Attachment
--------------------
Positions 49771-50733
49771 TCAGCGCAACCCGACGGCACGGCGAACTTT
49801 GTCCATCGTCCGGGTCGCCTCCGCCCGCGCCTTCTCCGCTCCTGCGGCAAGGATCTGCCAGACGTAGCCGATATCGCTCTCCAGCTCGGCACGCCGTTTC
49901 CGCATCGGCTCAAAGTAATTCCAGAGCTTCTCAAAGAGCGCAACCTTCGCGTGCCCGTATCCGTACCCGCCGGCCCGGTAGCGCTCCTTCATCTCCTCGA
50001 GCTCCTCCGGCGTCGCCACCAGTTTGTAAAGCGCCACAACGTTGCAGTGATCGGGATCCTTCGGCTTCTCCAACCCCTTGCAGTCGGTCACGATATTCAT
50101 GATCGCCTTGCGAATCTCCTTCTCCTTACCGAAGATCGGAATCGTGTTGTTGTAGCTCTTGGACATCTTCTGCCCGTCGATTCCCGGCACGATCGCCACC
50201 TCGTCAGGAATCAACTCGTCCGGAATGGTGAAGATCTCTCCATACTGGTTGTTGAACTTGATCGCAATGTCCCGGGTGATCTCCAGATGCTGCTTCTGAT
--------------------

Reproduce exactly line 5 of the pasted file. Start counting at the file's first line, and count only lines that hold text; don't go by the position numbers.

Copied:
50001 GCTCCTCCGGCGTCGCCACCAGTTTGTAAAGCGCCACAACGTTGCAGTGATCGGGATCCTTCGGCTTCTCCAACCCCTTGCAGTCGGTCACGATATTCAT